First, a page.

Debit card A special card issued by a bank that looks like and is treated like a credit card; however, when used, the amount of the purchase or cash advance is subtracted from the user’s deposit account rather than drawing on available credit.
Debt Money, goods, or services you owe to others.
Deposit. To put money into your account.
Deposit envelope A printed envelope provided by a financial institution. Customers place cash and checks for deposit into the envelope and record information about the deposit on the outside of the envelope.
Deposit slip A printed form supplied by a financial institution. Customers list the amounts and types of funds (such as checks and bills) they are depositing and include the slip with their deposit.
Discretionary expense The purchase of goods or services which are not essential to the buyer, or are more expensive than necessary. Examples include entertainment and restaurant meals.
Earning power The amount of money a person is able to make from his or her work.
Earnings see Income
Economy Activities related to the production of goods and services in a particular geographic region, such as a country, state, or county.
Endorse To sign the back of a check, authorizing the check to be exchanged for cash or credit.
Establishing credit Giving lenders the trust and confidence to make loans to you based on a good history of paying your debts.
Expense For individuals, an expense is a cost of living for example rent or groceries. For businesses, an expense is any cost resulting from the money-making activities of the business.
Federal Deposit Insurance Corporation (FDIC) An agency of the federal government that insures all bank deposits up to $250,000 per person.
Good credit A situation in which lenders are willing to make loans to an individual, due to his or her good history of repaying debts.
Income For an individual, income means the amount of money received during a period of time, including money received in exchange for labor or services, from the sale of goods or property, or as profit from financial investments. For a business, income is (all
Interest The amount of money paid by a borrower to a lender in exchange for the use of the lender’s money for certain period of time. For example, you earn interest from a bank if you have a savings account and you pay interest to a lender if you have a loan.
Interest rate The amount of interest paid per year divided by the principal amount (that is, the amount loaned, deposited, or invested). For example, if you paid $500 in interest per year for a loan of $10,000, the interest rate is 500 divided by 10,000, or five perce
Joint account A bank account owned by two or more people who are equally responsible for the account
Late fee The charge or fee that is added to a loan or credit card payment when the payment is made after the due date
Lender A business that makes money available for others to borrow.
Loan An agreement between a borrower and a lender, where the borrower agrees to repay money with interest over a period of time.
Minimum balance A specific amount of money required by a financial institution in order to open or maintain a particular account. In some cases, a financial institution may charge the account holder fees, or even close an account, if the minimum balance is not maintaine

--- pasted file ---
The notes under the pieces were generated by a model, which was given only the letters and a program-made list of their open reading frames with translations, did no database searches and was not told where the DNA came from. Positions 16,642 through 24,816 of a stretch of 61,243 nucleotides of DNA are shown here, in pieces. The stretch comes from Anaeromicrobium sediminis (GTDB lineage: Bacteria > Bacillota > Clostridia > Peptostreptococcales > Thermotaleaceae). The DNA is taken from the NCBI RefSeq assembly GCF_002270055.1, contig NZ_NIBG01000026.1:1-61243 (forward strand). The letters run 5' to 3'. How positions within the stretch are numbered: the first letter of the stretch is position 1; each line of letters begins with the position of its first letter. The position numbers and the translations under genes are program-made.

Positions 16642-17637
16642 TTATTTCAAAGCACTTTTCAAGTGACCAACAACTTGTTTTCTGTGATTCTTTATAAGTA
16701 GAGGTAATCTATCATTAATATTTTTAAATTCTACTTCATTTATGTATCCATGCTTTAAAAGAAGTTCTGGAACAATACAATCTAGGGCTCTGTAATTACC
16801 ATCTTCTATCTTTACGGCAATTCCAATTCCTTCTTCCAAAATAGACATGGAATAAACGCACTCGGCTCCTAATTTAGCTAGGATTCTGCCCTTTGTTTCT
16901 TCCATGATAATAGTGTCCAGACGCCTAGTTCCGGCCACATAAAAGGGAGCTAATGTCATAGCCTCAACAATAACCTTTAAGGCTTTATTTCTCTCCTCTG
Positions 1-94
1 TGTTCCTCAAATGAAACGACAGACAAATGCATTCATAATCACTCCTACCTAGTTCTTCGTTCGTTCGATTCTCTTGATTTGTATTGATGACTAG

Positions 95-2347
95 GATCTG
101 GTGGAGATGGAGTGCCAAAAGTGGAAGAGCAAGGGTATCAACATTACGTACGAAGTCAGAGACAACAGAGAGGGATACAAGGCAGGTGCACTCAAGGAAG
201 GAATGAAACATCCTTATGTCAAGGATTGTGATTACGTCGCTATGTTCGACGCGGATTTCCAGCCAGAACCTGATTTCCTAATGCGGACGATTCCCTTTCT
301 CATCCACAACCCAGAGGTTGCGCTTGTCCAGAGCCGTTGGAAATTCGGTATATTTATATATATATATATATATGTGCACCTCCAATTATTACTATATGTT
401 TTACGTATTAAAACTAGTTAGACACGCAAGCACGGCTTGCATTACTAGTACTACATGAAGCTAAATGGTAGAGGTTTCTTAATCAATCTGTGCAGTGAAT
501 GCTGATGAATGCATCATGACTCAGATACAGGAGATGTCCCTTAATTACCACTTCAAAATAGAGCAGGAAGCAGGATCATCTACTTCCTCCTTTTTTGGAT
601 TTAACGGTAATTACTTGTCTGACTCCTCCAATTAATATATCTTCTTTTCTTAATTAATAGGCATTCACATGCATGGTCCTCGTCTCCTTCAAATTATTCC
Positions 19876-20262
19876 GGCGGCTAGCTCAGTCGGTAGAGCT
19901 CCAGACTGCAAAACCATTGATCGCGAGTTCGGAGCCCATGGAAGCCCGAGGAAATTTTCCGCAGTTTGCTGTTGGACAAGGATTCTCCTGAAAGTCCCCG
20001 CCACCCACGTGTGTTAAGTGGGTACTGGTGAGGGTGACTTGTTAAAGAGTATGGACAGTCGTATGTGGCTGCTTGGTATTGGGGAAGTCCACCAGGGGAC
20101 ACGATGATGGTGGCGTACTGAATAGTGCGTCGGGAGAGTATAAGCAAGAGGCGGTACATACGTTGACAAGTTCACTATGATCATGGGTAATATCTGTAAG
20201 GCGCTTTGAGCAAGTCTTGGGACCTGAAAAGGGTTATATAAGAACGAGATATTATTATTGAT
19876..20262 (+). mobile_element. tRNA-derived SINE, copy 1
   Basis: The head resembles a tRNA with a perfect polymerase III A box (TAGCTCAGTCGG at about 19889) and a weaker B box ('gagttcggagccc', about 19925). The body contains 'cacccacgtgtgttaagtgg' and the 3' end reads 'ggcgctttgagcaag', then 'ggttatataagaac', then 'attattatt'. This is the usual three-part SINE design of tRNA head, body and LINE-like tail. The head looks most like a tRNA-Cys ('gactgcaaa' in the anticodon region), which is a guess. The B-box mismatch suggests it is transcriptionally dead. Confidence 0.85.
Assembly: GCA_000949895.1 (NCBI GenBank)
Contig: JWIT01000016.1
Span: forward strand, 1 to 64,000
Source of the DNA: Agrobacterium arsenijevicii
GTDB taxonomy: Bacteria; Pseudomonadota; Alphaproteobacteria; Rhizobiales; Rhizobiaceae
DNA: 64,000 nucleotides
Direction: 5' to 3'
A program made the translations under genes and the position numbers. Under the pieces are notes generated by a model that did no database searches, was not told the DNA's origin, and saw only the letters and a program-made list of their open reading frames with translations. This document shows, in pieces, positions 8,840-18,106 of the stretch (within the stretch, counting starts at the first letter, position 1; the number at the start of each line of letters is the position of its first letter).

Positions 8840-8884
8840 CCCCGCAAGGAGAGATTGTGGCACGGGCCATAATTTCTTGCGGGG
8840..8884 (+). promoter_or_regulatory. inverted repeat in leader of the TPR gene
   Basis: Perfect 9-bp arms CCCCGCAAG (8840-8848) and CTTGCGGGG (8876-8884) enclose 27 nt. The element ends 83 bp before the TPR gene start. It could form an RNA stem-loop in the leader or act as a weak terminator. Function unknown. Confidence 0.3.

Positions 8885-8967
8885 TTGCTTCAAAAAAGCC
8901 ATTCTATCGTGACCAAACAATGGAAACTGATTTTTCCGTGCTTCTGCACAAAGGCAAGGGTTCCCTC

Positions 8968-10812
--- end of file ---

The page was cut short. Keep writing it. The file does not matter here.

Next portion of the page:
Minimum payment The least amount of money to be repaid on a loan or credit card in order to keep the account in good standing.
Non-sufficient funds The lack of enough money in an account to pay a particular check or payment. Also known as insufficient funds. A check with insufficient funds will be returned unpaid to the person cashing it. This has a negative impact on the check writer's history of ha
Online banking A service that allows you to handle banking activities by computer, using the Internet.
Outstanding balance The amount still owed on a bill, loan, or credit line.
Overdraft When there is not enough money in an account to cover a transaction and the bank pays it on your behalf, creating a negative balance in the account that you need to repay.
Overdraft Protection Offered by many banks, overdraft protection is a service that automatically transfers money from a linked account that you select, such as a savings or credit account, when you don’t have enough money in your checking account to pay your transactions.
Payee The person, company, or organization to whom a check is written: a person or company who is to receive money.
Payor (or Payer) The person or company from whose account the money is to be taken to pay a check: a person or company who pays money.
Personal identification number (PIN) A secret combination of letters or numbers you use to gain access to your account through an electronic device such as an ATM.
Principal The total amount of money borrowed, loaned, invested, etc., not including interest or service charges
Reconcile The process used to determine if the balance in your account register matches the balance reported by the bank on your account statement. Also called balancing your account.
Register A small notepad you receive when you open a bank account for the purpose of tracking your deposits, withdrawals, and current balance.
Regular savings account (see Savings account)
Risk The measurable likelihood of loss, or less-than-expected return, on an investment or a loan.
Created by: TayTiana2